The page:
If the Web represents an ideal environment for individuals' self-directed exploration of primary source materials, it also helps to facilitate historians' participation in the collaborative work necessary to produce these resources. Historians have benefited from the rise of digital libraries. Many have integrated large new sets of online primary resources into their teaching curricula. A farsighted few have explored new technologies' impact upon historical scholarship. But, to date, most academic historians have largely ignored these technologies' implications for their own roles in public life. In doing so, they have failed the American public. They have also failed their own self-interest. Academic historians can use the rapid technological changes that are shaping our society to demonstrate how their scholarship and debates relate to the general public and encourage critical thought - in other words, demonstrate their value to society. If they do not, they may soon confront significant portions of the American public relying on amateurs' undocumented online historical materials. They may also find themselves increasingly marginalized in their own universities and colleges as faculty members' ability to attract outside grant funding becomes an ever larger part of academic life. Finally, they may find themselves increasingly vulnerable to state officials' attempts to use new technologies, in the form of distance learning, to push scholars and critical thought farther to the margins in the world of higher education. A new, more democratic history is a part of historians' future, like it or not. Today they face the question: will they add their voices to this discussion?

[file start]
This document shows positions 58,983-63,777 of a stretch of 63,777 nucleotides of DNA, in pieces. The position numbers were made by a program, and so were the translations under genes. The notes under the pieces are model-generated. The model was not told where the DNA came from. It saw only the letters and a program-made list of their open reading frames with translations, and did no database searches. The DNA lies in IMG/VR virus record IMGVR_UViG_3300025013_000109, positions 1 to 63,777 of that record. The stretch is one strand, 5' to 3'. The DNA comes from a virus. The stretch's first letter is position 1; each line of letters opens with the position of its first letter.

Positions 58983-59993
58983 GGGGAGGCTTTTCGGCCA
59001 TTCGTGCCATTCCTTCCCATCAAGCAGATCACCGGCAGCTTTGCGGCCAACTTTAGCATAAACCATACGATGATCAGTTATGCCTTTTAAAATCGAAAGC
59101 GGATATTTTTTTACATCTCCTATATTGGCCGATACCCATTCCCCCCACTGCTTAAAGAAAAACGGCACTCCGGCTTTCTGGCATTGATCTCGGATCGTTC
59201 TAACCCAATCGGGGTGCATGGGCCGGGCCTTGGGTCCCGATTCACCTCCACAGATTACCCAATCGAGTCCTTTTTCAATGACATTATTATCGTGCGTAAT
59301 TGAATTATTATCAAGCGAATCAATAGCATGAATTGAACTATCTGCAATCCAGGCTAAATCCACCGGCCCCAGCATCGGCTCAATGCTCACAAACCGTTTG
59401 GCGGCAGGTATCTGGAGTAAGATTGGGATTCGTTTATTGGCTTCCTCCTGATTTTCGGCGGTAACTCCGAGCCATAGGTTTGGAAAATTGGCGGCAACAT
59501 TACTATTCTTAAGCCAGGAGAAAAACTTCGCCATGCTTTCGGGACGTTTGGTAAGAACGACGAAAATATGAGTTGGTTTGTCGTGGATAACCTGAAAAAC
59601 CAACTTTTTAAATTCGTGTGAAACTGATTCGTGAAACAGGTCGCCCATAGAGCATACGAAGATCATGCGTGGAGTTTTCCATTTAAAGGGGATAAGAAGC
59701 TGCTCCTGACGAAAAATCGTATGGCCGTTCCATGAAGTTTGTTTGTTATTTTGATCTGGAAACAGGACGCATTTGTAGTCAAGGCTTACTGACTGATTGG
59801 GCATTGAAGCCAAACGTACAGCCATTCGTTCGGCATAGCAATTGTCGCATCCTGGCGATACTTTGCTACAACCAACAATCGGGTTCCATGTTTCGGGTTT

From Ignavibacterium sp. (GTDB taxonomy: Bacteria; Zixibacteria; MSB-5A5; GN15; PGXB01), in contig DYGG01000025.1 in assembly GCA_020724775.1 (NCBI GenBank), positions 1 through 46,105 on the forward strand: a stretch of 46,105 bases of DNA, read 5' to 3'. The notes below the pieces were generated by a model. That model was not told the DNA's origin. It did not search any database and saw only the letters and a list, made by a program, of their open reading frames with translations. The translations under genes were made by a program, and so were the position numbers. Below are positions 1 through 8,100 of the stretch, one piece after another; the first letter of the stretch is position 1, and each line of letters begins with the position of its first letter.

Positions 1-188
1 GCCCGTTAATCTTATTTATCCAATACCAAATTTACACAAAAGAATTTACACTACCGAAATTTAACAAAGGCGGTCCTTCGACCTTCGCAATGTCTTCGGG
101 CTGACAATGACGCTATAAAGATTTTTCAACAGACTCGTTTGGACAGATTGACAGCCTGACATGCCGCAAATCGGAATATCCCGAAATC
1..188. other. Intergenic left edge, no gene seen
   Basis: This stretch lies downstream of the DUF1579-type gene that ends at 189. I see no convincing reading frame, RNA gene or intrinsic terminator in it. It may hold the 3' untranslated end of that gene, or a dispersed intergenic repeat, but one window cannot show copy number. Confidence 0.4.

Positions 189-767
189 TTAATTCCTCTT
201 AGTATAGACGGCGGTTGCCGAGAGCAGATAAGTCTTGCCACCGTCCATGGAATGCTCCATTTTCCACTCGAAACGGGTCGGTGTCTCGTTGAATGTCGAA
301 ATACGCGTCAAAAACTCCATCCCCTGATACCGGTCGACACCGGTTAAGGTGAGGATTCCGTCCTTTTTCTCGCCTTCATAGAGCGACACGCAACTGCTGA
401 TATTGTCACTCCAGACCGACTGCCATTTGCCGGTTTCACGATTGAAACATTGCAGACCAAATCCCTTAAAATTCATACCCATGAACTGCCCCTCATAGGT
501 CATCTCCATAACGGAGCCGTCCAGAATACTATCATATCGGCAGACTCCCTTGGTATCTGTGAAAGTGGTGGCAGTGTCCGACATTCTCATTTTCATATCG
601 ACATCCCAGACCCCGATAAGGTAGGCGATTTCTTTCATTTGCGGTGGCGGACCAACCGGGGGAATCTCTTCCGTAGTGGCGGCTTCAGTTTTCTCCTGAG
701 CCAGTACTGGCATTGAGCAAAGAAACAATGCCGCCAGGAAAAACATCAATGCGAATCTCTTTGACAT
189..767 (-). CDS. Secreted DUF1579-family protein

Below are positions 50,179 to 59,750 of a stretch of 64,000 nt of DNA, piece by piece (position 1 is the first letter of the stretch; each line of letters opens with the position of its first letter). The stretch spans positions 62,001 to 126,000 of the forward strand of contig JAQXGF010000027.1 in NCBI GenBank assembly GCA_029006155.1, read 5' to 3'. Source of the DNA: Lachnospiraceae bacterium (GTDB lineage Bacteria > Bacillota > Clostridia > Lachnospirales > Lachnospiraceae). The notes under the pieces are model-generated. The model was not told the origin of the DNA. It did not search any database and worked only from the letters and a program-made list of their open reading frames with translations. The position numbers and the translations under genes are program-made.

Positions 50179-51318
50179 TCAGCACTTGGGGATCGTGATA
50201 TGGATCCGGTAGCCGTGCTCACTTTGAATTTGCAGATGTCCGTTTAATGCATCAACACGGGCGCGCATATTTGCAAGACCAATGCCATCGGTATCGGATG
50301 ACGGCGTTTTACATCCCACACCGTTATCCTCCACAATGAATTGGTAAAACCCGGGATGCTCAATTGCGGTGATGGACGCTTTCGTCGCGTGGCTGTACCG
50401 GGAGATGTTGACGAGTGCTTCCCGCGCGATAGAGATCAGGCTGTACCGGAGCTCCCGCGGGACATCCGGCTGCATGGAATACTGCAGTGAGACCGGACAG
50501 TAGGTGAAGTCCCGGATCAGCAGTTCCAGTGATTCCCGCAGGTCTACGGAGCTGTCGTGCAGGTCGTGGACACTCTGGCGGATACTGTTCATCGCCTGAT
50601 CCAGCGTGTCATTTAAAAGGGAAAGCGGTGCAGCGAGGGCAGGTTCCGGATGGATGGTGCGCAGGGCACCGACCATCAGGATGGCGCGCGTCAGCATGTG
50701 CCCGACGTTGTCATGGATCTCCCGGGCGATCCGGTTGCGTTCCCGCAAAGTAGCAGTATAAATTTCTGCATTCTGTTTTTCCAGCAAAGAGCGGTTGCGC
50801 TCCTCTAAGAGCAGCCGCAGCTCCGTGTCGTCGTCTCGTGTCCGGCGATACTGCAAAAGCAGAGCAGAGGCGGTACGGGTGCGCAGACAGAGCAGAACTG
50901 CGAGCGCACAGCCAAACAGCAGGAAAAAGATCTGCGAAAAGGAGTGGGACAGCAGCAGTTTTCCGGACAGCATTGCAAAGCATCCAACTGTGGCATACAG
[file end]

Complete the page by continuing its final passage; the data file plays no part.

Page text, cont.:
[1] Ayers was among the first historians to explore this promise. With the help of Anne Rubin, William G. Thomas, and a team of lucky graduate students, Ayers built the Valley of the Shadow Project (http://valley.vcdh.virginia.edu/), a digital library that brought together materials that shed light on the Civil War experiences of two counties, one northern, one southern. The fact that all of these materials pertained to a common set of events made the Valley of the Shadow Project more intelligible than a less focused digital library. It also invited comparisons between northern and southern experiences. The project created a sensation, attracting favorable notice in national publications and sparking meaningful debate among historians [Ayers 1999, 1–2].
[2] I distinguish between materials that Lincoln wrote or otherwise created and other materials pertaining to his life and career, including campaign materials and commemorative objects created after his assassination.
[4] The author would like to thank Edward L. Ayers for introducing him to Clifford Geertz' concept of “webs of significance”, although he believes that he has interpreted its importance in the development of online historical materials differently from Dr. Ayers.
[5] Also see [Ghapery 2004]. For an analysis of how Google ranks web sites for its users, see [Zhao 2004]. For a discussion of how to assess online historical materials, see the Public History Resource Center's "Evaluating Web Sites" at http://www.publichistory.org/evaluation/index2.html.
[6] See [West 2003]; [Meulen 2003]; [Bates 2003].
[7]  http://www.about.com identifies itself as a part of The New York Times Company.